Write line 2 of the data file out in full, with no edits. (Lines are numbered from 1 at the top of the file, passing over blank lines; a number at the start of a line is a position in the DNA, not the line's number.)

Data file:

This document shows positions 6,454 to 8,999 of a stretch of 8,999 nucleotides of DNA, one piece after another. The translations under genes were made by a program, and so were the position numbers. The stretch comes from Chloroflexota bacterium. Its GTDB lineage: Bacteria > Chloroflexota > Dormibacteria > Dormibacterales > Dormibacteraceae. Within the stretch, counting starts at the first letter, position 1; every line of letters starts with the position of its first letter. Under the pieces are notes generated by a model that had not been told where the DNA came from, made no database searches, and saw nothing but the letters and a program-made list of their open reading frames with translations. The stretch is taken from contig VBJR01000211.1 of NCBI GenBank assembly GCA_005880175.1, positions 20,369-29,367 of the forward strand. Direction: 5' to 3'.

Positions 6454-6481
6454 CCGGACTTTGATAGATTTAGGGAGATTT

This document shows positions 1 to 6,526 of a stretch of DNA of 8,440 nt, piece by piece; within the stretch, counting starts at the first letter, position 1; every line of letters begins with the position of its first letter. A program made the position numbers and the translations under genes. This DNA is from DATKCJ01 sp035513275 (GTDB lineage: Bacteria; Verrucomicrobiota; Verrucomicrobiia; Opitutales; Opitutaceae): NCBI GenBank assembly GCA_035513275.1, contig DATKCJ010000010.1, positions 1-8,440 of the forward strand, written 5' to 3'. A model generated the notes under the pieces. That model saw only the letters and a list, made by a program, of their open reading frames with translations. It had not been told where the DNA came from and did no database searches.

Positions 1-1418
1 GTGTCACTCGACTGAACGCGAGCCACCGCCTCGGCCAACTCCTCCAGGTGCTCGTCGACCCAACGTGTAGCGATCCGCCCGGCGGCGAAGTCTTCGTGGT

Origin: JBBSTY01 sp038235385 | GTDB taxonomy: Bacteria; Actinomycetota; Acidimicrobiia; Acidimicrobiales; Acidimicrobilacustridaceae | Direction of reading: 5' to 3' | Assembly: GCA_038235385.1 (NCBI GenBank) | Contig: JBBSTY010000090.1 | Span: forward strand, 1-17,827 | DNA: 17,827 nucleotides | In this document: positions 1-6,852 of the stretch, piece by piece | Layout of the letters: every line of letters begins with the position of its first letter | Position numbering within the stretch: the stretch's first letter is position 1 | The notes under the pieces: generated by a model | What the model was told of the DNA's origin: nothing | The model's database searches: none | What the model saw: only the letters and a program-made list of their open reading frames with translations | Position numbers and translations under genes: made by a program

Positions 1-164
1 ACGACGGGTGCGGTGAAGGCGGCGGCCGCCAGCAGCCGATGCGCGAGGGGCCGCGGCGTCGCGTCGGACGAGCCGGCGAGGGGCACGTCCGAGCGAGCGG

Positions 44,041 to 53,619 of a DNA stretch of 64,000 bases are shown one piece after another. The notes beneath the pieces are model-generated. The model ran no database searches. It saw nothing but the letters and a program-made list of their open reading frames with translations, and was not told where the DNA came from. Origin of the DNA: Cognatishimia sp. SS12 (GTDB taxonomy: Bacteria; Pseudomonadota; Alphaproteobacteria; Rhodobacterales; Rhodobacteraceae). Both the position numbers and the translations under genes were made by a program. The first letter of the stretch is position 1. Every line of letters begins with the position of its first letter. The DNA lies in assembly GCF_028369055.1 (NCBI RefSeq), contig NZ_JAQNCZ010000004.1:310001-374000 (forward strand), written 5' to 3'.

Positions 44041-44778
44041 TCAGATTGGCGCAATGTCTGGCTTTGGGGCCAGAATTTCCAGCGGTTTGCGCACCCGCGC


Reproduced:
Positions 6454-6481